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Moder offices will be... shrinking?

Article

On Friday evenings, up to 65 per cent of desks are not being used. What strategy will allow for an increase in cost savings related to space arrangement?

The usage levels of work stations in traditionally arranged offices during the week rarely exceeds 70 per cent , as shown by CBRE data. Naturally, depending on the industry and the firm's specialisation this percentage varies, but in general it means that three out of ten work stations are not being utilised. The biggest turnout is on Tuesday afternoons, whereas on Fridays after the lunch break it drops down to as low as 30 – 35 per cent. Why do so many desks remain empty? In the era of Internet and mobile technologies development we can work anywhere and at any time. Although employees still come into the office for meetings, consultations or to perform routine tasks, in many sectors coming to work every day is no longer required.

 

These trends have significant consequences from office space lessees' point of view– says Jonathan Steer, Director of Construction Advice Department, CBRE in Poland. Ever more often they are looking for offices enabling flexible space arrangement, allowing for significant savings. Lessees also consider public and own transport connections and ease. More and more companies, especially international corporations, are starting to appreciate the benefits of decreasing the leased space and the costs, which can be achieved by implementing an innovative strategy of a workplace taking into consideration the new way of working. Lowering the costs of a lease may reach 20 per cent - he explains.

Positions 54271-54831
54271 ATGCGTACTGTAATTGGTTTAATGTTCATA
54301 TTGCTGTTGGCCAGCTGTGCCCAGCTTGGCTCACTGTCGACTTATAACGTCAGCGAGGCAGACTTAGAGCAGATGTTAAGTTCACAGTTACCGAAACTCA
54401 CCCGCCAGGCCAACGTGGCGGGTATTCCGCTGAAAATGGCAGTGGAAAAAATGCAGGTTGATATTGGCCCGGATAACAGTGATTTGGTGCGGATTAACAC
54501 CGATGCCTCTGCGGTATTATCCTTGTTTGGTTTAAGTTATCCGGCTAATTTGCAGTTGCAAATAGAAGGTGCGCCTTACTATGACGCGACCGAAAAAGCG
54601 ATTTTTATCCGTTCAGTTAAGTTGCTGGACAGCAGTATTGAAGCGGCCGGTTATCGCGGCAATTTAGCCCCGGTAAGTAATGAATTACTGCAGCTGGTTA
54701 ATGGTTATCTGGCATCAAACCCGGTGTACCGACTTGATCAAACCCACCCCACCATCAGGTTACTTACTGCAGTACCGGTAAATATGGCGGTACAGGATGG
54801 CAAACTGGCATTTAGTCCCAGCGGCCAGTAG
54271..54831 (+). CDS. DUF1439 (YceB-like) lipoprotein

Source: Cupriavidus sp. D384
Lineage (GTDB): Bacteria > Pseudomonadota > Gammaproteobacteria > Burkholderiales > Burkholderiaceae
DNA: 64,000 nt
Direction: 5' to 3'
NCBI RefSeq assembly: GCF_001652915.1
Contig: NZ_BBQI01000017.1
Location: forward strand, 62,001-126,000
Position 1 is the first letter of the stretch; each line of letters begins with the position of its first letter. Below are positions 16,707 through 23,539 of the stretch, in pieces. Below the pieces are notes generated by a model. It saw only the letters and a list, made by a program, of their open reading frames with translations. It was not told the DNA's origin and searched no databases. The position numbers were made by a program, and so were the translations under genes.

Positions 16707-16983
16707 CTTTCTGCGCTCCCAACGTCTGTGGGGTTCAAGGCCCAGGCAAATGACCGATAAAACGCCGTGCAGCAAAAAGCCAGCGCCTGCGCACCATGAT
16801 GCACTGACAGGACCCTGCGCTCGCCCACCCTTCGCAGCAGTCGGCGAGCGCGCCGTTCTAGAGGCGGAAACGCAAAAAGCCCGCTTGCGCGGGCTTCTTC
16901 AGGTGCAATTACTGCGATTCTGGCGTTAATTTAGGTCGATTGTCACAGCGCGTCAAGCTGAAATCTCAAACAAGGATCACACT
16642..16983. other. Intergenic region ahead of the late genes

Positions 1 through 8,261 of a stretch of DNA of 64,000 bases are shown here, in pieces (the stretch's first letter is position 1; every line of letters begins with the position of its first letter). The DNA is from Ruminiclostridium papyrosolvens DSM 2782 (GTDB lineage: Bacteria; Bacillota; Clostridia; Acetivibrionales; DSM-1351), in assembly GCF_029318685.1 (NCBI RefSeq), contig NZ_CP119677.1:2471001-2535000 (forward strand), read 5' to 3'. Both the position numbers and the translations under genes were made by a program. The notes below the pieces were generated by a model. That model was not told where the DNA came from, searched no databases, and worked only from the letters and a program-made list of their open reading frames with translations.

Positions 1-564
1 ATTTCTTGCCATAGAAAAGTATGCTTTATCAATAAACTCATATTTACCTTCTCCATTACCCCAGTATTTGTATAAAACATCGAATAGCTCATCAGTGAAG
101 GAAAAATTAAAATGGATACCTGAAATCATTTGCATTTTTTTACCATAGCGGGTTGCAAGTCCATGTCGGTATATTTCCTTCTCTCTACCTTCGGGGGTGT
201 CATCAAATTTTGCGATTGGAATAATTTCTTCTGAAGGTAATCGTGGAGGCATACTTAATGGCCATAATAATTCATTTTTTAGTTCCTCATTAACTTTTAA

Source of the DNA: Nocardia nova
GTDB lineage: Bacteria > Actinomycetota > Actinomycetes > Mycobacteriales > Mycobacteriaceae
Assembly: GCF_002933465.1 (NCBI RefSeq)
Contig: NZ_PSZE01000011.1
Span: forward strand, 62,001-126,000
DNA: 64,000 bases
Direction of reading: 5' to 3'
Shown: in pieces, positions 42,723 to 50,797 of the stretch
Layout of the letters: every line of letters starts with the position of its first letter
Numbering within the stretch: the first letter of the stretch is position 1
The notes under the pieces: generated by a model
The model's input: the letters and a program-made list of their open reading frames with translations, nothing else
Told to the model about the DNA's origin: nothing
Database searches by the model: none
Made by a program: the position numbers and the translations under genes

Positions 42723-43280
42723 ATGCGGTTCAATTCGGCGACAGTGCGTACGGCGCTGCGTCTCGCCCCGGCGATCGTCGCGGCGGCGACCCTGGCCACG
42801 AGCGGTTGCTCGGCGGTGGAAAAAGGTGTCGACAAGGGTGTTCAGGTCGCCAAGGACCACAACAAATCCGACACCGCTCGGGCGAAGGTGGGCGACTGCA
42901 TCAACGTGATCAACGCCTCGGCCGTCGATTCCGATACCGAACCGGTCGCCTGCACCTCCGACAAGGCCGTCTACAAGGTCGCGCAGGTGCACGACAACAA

Many firms decide to join operational units and to make savings related to the property's costs. It creates better financial results. It is the source of the increase in the popularity of new business strategies, relating to limiting the space used. Simply speaking: a smaller office means lower costs. In addition, many lease agreements are being renegotiated now, which were signed five years ago, during the so called 'peak' on the market. It creates the ideal conditions for companies to reconsider their strategy in terms of work stations allocation and work space requirements– explains Jonathan Steer.

 

Innovative office – what is it?

 

Modern offices are supposed to be mainly flexible and allow sor quick changes depending on the needs. An 'Innovative office' arrangement aims to improve the communication between departments and employees. It focuses on a more informal atmosphere and a modern design. It is also connected to creating a company's image, as the office is its flagship on the outside, as well as between the workers.

 

Outside specialists may help to create a modern office. The CBRE company provides consulting and advice on those matters. Creating an innovative office arrangement begins with a thorough analysis of a given firm's situation. During a series of interviews the issues of the organisational culture, business processes, future visions and mobility are discussed. Next, workers' behavioural patterns are observed, for example what time the majority and minority of them arrives at the office, what are the rules of cooperation between departments and what meetings or break times look like. The next phase is building the principles defining among others: who works outside the set working hours and which departments would work best in the specific areas of the office.